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Early Indian Ocean trade routes bring chicken, black rat to eastern Africa
The earliest introduction of domestic chickens and black rats from Asia to the east coast of Africa came via maritime routes between the 7th and 8th centuries AD. In a paper published August 17, 2017 in the journal PLOS ONE, an international team of researchers, led by Director Nicole Boivin of the Max Planck Institute for the Science of Human History, used new techniques to analyze ancient DNA and proteins from 496 bone samples from 22 island, coastal and inland sites in eastern Africa. The ... phys.org/news/2017-08-early...
Secrets of the deep: Senegal's slave shipwreck detective
Staring out to sea on a flawlessly sunny day, underwater archaeologist Ibrahima Thiaw visualises three shipwrecks once packed with slaves that now lie somewhere beneath Senegal's Atlantic waves. phys.org/news/2017-08-secre...
Turkey bones may help trace fate of ancient cliff dwellers
Researchers say they have found a new clue into the mysterious exodus of ancient cliff-dwelling people from the Mesa Verde area of Colorado more than 700 years ago: DNA from the bones of domesticated turkeys. phys.org/news/2017-08-turke...
Remarkable artistry hidden in ancient Roman painting revealed
Molten lava, volcanic ash, modern grime, salt, humidity. The ancient painting of a Roman woman has been through it all, and it looks like it. Scientists now report that a new type of high-resolution X-ray technology is helping them discover just how stunning the original portrait once was, element-by-element. The technique could help conservators more precisely restore this image, as well as other ancient artworks. phys.org/news/2017-08-remar...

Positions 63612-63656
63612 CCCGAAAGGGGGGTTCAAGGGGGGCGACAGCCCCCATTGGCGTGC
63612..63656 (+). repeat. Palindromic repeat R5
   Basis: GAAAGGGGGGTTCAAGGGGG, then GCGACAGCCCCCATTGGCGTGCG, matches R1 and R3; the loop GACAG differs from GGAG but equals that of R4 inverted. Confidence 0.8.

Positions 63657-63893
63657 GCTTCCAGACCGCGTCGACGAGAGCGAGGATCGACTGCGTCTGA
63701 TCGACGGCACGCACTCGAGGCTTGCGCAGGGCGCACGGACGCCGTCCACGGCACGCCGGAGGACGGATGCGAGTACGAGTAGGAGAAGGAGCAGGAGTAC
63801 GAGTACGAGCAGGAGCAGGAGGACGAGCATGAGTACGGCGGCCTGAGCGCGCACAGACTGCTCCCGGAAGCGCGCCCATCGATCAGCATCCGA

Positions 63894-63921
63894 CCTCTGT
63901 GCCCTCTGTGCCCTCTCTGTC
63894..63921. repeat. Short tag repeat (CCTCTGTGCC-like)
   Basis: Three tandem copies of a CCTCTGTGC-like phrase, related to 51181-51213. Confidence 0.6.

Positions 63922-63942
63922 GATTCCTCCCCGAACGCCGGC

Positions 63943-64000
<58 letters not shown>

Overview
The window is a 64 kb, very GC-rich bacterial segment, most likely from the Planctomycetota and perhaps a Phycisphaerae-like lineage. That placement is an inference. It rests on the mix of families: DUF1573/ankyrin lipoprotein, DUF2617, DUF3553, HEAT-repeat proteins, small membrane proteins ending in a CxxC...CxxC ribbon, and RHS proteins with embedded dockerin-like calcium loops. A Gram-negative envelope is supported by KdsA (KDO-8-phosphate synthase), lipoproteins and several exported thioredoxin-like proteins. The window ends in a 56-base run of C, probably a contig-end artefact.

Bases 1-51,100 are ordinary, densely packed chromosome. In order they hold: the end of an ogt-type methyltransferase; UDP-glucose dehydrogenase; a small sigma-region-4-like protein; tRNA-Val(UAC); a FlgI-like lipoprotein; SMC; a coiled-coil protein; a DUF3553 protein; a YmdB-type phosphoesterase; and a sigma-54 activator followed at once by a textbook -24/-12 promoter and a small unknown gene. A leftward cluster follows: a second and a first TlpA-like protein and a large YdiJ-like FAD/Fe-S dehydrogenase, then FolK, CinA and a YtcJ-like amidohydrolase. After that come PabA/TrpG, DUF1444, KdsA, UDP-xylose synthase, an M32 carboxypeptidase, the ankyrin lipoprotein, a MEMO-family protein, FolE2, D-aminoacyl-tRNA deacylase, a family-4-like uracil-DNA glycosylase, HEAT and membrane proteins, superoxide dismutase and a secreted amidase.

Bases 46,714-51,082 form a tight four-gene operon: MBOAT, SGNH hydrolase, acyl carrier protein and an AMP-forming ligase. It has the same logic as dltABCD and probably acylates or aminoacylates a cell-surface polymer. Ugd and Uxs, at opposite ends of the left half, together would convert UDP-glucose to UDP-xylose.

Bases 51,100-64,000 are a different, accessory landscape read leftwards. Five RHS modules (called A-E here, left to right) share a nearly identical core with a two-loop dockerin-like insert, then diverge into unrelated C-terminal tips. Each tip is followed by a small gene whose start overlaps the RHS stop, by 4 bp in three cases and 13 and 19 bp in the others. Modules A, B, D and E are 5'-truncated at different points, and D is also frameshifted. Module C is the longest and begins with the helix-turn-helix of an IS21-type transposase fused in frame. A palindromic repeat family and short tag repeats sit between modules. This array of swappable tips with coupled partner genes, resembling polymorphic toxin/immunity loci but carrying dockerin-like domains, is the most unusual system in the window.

Mechanisms explaining positional diversity of the hindlimb in tetrapod evolution
In the evolution of tetrapods, the position of the hindlimb has diversified along with the vertebral formula, which is the number of small bones forming the vertebra. Tetrapods, as the name implies, are species that have four feet. However, this group also includes many other animals without four or any feet, such as snakes and birds. This is because tetrapods include all the organisms, living and extinct, that descended from the last common ancestor of amphibians, reptiles and mammals, even ... phys.org/news/2017-08-mecha...
Archeologists uncover new economic history of ancient Rome
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Some of the mystery behind one of Sicily's largest ancient Roman villas is now solved thanks to a team of archeologists from the University of South Florida in Tampa, Fla. They're the first to successfully excavate the 5,000 square meter Roman villa of Durreueli at Realmonte, located off the southern coast of Sicily. phys.org/news/2017-08-arche...
Egypt archaeologists discover tombs dating back 2,000 years
Egypt's antiquities ministry says that archaeologists have discovered three tombs dating back more than 2,000 years, from the Ptolemaic Period. phys.org/news/2017-08-egypt...
Archaeologists uncover ancient trading network in Vietnam
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A team of archaeologists from ANU has uncovered a vast trading network which operated in Vietnam from around 4,500 years ago up until around 3,000 years ago. phys.org/news/2017-08-archa...
Cenozoic carnivore from Turkey may have evolved without placental competitors
A new marsupial-like carnivorous animal that lived more than 40 million years ago in what is now Turkey may have evolved in the absence of competition from placental mammals, according to a study published August 16, 2017 in the open-access journal PLOS ONE by Murat Maga from University of Washington, US and Robin Beck from University of Salford, UK. phys.org/news/2017-08-cenoz...
Citrus: From luxury item to cash crop
New research from Tel Aviv University reveals that citrons and lemons were clear status symbols for the ancient Roman ruling elite and plots the route and evolution of the citrus trade in the ancient Mediterranean. phys.org/news/2017-08-citru...